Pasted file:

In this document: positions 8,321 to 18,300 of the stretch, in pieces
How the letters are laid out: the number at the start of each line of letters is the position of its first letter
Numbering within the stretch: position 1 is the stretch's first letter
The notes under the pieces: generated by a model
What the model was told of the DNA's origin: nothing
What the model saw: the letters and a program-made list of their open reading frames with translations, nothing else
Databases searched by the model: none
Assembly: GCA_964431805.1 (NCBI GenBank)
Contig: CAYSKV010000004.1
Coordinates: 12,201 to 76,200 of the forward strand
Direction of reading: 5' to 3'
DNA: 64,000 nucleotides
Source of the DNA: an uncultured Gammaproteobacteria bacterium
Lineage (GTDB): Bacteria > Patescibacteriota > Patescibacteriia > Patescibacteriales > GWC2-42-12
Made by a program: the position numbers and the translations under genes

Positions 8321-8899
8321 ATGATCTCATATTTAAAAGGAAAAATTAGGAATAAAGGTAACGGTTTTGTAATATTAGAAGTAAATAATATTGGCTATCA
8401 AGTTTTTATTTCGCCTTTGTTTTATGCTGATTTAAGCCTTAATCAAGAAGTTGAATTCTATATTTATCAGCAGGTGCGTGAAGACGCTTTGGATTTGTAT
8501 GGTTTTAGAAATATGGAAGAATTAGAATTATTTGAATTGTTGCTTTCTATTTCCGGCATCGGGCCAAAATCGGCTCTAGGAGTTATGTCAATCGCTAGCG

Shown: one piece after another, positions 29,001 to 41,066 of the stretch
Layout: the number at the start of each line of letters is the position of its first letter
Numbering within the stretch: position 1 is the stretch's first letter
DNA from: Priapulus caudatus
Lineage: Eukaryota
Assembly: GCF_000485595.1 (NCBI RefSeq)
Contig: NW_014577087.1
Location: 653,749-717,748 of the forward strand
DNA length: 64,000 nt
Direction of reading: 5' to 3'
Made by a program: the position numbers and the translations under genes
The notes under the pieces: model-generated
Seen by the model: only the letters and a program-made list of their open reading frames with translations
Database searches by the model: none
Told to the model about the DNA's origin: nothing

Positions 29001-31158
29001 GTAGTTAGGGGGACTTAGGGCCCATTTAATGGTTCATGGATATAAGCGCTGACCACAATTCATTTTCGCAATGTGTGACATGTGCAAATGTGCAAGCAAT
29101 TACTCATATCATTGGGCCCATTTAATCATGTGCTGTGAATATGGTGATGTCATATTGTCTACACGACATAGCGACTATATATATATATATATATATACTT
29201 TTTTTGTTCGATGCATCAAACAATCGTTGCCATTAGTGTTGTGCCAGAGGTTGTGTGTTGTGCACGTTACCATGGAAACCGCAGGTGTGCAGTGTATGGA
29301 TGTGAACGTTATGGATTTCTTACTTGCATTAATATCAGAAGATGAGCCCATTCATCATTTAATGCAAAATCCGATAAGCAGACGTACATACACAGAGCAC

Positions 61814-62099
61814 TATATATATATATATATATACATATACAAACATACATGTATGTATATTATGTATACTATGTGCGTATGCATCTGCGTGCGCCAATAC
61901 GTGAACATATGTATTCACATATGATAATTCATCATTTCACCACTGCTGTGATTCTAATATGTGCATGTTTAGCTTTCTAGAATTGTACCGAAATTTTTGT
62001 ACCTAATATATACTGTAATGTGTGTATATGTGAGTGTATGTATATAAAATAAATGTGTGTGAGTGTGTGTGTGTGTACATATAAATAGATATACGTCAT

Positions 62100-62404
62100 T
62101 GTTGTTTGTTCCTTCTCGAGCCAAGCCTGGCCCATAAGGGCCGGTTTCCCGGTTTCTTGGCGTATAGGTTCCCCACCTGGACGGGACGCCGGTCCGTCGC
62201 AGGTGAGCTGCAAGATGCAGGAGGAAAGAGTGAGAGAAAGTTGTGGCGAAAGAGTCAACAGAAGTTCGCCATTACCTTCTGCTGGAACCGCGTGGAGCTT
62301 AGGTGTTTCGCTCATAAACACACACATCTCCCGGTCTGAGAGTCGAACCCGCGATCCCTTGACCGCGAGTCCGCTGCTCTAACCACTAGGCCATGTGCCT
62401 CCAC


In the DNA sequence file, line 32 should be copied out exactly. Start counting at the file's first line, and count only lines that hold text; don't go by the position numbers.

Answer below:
Seen by the model: only the letters and a program-made list of their open reading frames with translations